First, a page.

Filing 4

ORDER DENYING Plaintiff's request to proceed in forma pauperis and DISMISSING WITHOUT PREJUDICE 1 Plaintiff's Complaint. Ordered by Judge Marc Thomas Treadwell on 1/30/2013. (tlh)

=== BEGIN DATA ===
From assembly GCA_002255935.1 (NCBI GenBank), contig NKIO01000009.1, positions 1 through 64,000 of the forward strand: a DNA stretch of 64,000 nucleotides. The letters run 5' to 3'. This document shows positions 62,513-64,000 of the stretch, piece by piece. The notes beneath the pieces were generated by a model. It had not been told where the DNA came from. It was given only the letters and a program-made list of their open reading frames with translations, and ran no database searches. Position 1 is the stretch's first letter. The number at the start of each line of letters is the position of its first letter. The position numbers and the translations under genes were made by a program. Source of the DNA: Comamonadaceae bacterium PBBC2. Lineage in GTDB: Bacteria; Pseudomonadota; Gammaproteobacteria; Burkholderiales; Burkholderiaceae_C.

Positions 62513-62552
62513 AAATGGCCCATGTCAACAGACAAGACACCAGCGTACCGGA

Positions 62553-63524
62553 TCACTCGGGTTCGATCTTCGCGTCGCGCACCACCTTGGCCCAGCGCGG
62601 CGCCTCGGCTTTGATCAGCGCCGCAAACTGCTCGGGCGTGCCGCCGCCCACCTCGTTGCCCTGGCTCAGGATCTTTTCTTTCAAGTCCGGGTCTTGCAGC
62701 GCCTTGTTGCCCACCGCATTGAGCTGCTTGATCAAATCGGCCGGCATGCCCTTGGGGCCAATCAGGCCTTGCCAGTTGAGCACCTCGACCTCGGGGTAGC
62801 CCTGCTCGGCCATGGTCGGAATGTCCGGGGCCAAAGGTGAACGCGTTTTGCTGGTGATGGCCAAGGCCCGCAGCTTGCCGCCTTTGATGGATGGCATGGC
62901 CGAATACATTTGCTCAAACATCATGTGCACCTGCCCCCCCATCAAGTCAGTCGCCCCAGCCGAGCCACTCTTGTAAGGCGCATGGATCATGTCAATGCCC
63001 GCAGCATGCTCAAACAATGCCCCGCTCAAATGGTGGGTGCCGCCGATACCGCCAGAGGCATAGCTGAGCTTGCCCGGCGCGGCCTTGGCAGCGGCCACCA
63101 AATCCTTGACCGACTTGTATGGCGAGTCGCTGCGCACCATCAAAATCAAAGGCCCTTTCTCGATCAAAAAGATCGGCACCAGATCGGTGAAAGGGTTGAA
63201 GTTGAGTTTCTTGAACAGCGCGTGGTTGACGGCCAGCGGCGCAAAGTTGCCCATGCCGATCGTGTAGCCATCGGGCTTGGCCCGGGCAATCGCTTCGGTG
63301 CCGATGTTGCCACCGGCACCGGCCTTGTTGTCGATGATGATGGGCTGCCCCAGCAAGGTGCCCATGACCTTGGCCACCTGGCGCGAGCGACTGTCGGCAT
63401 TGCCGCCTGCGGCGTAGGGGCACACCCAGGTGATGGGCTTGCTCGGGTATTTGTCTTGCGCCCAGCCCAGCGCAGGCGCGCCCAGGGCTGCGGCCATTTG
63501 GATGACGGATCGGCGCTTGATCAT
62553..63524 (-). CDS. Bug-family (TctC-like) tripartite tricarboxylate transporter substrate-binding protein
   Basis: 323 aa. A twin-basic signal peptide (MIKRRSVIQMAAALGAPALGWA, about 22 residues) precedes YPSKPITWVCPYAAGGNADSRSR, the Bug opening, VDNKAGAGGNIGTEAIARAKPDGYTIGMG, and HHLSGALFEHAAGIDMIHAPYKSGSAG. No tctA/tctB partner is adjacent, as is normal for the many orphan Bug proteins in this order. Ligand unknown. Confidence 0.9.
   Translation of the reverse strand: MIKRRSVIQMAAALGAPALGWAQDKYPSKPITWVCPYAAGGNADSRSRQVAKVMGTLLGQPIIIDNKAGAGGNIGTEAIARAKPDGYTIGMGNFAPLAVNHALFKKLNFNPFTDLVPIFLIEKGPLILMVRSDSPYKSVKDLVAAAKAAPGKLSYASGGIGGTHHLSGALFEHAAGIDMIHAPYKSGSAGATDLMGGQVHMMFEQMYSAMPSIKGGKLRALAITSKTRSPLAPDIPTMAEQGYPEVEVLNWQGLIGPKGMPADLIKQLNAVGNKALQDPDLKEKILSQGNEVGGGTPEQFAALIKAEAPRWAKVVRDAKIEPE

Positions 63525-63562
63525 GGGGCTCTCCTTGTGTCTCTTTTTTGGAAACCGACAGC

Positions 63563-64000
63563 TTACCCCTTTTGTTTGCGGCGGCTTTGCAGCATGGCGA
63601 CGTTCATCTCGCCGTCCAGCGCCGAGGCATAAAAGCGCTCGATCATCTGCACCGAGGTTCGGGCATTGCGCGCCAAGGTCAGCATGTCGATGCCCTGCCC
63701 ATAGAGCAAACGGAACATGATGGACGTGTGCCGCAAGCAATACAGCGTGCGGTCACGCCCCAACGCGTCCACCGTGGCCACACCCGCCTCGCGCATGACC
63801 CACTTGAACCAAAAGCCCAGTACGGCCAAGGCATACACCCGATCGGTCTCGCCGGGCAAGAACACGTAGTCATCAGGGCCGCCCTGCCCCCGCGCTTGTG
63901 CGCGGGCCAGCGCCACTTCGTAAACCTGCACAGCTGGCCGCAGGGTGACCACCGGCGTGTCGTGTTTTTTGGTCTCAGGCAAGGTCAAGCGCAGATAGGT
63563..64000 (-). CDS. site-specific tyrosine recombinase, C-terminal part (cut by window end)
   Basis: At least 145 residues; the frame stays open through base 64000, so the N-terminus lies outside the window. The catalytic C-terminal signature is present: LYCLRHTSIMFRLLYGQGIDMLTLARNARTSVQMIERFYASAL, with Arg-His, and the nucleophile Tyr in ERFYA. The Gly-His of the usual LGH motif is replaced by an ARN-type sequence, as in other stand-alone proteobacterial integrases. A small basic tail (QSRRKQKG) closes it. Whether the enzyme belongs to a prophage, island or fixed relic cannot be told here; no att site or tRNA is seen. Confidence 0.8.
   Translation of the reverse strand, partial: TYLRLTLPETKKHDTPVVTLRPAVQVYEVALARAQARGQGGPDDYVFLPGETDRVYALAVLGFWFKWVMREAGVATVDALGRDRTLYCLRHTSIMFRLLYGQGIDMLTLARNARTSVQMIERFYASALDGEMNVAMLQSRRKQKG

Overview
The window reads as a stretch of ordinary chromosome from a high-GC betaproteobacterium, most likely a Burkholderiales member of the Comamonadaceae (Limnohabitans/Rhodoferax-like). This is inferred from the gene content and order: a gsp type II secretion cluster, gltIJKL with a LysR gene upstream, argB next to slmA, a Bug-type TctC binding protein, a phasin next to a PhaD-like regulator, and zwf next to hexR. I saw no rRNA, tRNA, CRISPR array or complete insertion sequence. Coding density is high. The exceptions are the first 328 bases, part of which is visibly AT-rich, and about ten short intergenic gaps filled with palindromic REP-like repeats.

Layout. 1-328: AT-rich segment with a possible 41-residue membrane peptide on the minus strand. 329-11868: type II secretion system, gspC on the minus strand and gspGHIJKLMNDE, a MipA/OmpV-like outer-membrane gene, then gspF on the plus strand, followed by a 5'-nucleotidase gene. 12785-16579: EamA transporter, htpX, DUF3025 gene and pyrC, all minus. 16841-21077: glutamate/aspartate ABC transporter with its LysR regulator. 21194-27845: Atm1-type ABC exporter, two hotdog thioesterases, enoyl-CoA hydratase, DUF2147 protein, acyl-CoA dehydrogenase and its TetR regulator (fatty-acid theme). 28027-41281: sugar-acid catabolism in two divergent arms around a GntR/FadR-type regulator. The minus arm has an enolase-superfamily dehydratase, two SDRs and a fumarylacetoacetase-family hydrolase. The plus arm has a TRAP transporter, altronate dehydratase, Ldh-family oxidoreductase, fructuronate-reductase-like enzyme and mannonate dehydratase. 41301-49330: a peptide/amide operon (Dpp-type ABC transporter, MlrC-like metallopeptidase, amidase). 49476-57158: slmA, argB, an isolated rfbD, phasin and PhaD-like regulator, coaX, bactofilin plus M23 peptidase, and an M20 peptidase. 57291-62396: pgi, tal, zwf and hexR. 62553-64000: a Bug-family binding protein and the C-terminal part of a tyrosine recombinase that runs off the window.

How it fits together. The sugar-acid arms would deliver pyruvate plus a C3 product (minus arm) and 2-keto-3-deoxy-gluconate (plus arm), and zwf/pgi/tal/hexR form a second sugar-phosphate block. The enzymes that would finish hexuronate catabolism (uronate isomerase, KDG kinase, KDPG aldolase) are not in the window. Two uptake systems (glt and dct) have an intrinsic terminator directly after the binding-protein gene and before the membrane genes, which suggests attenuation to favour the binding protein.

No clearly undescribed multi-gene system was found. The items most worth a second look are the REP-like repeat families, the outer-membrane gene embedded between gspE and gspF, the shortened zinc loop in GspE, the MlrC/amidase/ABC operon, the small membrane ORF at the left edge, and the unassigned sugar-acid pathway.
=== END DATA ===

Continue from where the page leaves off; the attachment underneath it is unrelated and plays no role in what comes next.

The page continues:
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IN THE UNITED STATES DISTRICT COURT FOR THE MIDDLE DISTRICT OF GEORGIA MACON DIVISION : TONY SAYLOR, : : Plaintiff : : VS. : : DR. SCHOOL KRAFT, : : Defendant : ________________________________: NO. 5:13-CV-33 (MTT) ORDER Plaintiff TONY SAYLOR, an inmate at Baldwin State Prison (“BSP”), has filed a pro se civil rights complaint under 42 U.S.C. § 1983 (Doc. 1). Parties instituting non-habeas civil actions must pay a $350.00 filing fee. 28 U.S.C. § 1914(a). Because Plaintiff has failed to pay said fee, the Court assumes that he wishes to proceed in forma pauperis in this action. Plaintiff sues Dr. School Kraft, a physician at BSP. Plaintiff’s only allegation regarding Dr. Kraft is that the doctor discontinued Plaintiff’s Lithium medication. Significantly, Plaintiff fails to allege that he has suffered any adverse mental or physical health effects as a result of this action. Plaintiff also complains that unnamed prison officials have not allowed him to contact his wife or allowed her to visit Plaintiff. Under 28 U.S.C. § 1915(g), the “three strikes rule” of the Prison Litigation Reform Act, “in no event” shall a prisoner bring an in forma pauperis civil action or appeal: if the prisoner has, on 3 or more prior occasions, while incarcerated or detained in any facility, brought an action or appeal in a court of the United States that was dismissed on the grounds that it is frivolous, malicious, or fails to state a claim upon which relief may be granted, unless the prisoner is under imminent danger of serious physical injury. The Eleventh Circuit has upheld the constitutionality of section 1915(g) in concluding the provision does not violate an inmate’s right of access to the courts, the doctrine of separation of powers, an inmate’s right to due process of law, or an inmate’s right to equal protection. Rivera v. Allin, 144 F.3d 719, 721-27 (11th Cir. 1998). Moreover, the prisoner must allege a present danger, as opposed to a past danger, to proceed under the imminent danger exception to section1915(g). Medberry v. Butler, 185 F.3d 1189, 1193 (11th Cir. 1999). Plaintiff has filed several lawsuits in the United States District Courts, at least three of which were dismissed under circumstances that constitute “strikes” for purposes of section 1915(g).1 As Plaintiff has three strikes, he cannot proceed in forma pauperis in the instant case unless he can show that he qualifies for the “imminent danger of serious physical injury” exception to section 1915(g). Plaintiff’s claims relating to his wife do not remotely approach allegations of “imminent danger of serious physical injury.” Although Plaintiff might be able to allege imminent danger if he were suffering serious and immediate health effects as a result of the discontinuance of his medication, he makes no such allegation. The mere fact alleged in the complaint—that Dr. Kraft discontinued Plaintiff’s Lithium—does not satisfy the imminent danger standard. 1 See Saylor v. Adams, 1:11-cv-3875-TCB (N.D. Ga. Jan. 11, 2012); Saylor v. Jackson, 1:11-cv-3823-TCB (N.D. Ga. Dec. 8, 2011); and Saylor v. DeKalb Co. Police Dep’t, 1:8-cv-1146-TCB (N.D. Mar. 24, 2008). Plaintiff’s request to proceed in forma pauperis is accordingly DENIED and the instant action is DISMISSED WITHOUT PREJUDICE. If Plaintiff wishes to bring a new civil rights action, he may do so by submitting a new complaint form and the entire $350.00 filing fee. As the Eleventh Circuit stated in Dupree v. Palmer, 284 F.3d 1234, 1236 (11th Cir. 2002), a prisoner cannot simply pay the filing fee after being denied in forma pauperis status; he must pay the filing fee at the time he initiates the suit. SO ORDERED, this 30th day of January, 2013. S/ Marc T. Treadwell MARC T. TREADWELL, JUDGE UNITED STATES DISTRICT COURT cr

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